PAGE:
LGBTQ issues take center stage during Westminster's pride week

From left to right: Butch Cassidy, Emerald Ella, guest Kery Sahylee, Royal Court of the Golden Spike Empire Empress and guest judge Krystyna Shaylee, 2015 Mized Westminster Queen Azula Sapphire, Jessie Hellraiser and previous Mized Westminster Queen Tanner all pose after the second annual Mized Westminster drag show on Oct. 28. The drag show was a part of Westminster pride week and helped put LGBTQ issues on center stage for the night. Photos by Blake Bekken

From left to right: Butch Cassidy, Emerald Ella, guest Kery Sahylee, Royal Court of the Golden Spike Empire Empress and guest judge Krystyna Shaylee, 2015 Mized Westminster Queen Azula Sapphire, Jessie Hellraiser and previous Mized Westminster Queen Tanner all pose after the second annual Mized Westminster drag show on Oct. 28. The drag show was a part of Westminster pride week and helped put LGBTQ issues on center stage for the night. Photos by Blake Bekken

Ranked as the gayest city in the United States by "The Advocate"—the oldest bi-monthly LGBTQ publication published in New York—Salt Lake City is making a name for itself in the LGBTQ community, and Westminster is involved with this claim.

The week of Oct. 26–29 marked the second annual Pride Week at Westminster College: a week filled with movie screenings, a transgender panel and a drag show. While the week promoted acceptance of the lesbian, gay, bisexual, transgender and queer (LGBTQ) community, organizer Kaley Hunt said they wanted to talk about transgender issues this year. Hunt is a senior psychology major and president of the Westminster LGBTQ group Alphabet Soup.

“Our goal this year is to bring light to transgender issues and how important they are to talk about and how they aren’t being talked about,” Hunt said.

Working closely with Hunt, Westminster Pride adviser Rodney Glore, senior communication major, helped organize and choose what events were going to be part of Westminster Pride Week. He was also master of ceremonies for the drag show, a highlight of the week for many.

“The first time the event was held was two years ago, and the whole concert hall was full,” Glore said. “It was on a hiatus last year, but we are excited to bring it back this year.”

As a way to expand and encourage open discussion of LGBTQ issues, Pride Week hosted a drag show on Wednesday, Oct. 28 to put the issues on center stage. The second annual Mizer Westminster Pride Drag Show was comprised of two events—talent and evening wear—and had four student participants with the stage names Jessie Hellraiser, Butch Cassidy, Emerald Ella and Azula Sapphire. A three-person panel familiar with LGBTQ issues kept tallies of points.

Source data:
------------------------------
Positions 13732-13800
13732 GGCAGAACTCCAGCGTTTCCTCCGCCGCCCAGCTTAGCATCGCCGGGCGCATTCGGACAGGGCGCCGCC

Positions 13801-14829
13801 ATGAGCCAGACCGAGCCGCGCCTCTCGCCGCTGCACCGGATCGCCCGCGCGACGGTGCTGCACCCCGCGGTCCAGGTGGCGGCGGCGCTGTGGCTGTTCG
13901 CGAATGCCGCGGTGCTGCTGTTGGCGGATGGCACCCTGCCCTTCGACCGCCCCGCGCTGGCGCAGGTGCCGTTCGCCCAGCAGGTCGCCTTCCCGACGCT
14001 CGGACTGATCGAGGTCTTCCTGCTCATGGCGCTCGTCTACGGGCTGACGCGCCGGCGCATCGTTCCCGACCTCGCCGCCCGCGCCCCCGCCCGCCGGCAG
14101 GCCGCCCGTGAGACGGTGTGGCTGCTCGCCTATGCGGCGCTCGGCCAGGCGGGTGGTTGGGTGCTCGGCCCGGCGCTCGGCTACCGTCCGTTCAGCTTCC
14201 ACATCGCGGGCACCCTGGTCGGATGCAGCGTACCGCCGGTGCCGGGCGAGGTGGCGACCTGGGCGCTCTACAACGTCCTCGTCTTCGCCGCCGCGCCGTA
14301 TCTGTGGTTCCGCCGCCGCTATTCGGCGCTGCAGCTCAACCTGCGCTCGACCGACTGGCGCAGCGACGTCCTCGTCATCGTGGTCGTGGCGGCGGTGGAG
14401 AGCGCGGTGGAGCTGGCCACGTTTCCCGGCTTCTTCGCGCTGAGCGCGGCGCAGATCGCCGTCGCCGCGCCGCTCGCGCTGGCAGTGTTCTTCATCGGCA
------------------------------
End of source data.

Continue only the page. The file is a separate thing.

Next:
The audience was encouraged to help the Utah LGBTQ community and provide cash tips to help performers interact with the audience. All tips went to the Human Rights Campaign, which advocates for LGBTQ equality in Utah.

While the participants gave their all in the talent portion and strutted their evening wear on the runway, Azula Sapphire won the hearts of the judges. Every participant besides Azula Sapphire sang a song of their choice for their talent. Sapphire took a more vulnerable approach and read a heartfelt poem she had written, which helped her win the 2015 Mizer Westminster Pride crown.

For Vanessa Vega, senior vocal performance major with the stage name Butch Cassidy, this was her first time as a participant in a drag show, and she said she enjoyed the atmosphere the show brought.

“It was fun to be able to do something different for a change,” Vega said. “It is something I would have never thought of doing before, and it is just a cool opportunity.”

Vega is a transfer student from Columbia Basin Community College located in Pasco, Washington. At her last school, she said LGBTQ issues were not talked about since an LGBTQ community had already been established, and there was not a big focus on issues associated with the group. One aspect she said she likes about Westminster is how students are willing to talk about these issues.

“I think that it has been good in a lot of ways,” Vega said. “I think that it has been very opening and welcoming, especially among the people who are in the community, where most of the support comes from.”

Glore, Westminster Pride adviser, said that, since he has been at Westminster, he has seen the school’s progression in acceptance. He said Westminster’s tolerance is higher than some other colleges in Utah.

“I think Westminster has been more progressive on LGBTQ issues than any other school that I know,” he said. "It is kind of a hush-hush thing at other schools.”

One way Westminster students and faculty are progressing is a push toward gender-neutral bathrooms. Some campus bathrooms have already been deemed neutral and others are in the process of being changed.

“[Westminster] is a lot better than when I first started,” said Hunt, Alphabet Soup president. “Especially with the gender-neutral and transgender-neutral bathrooms.”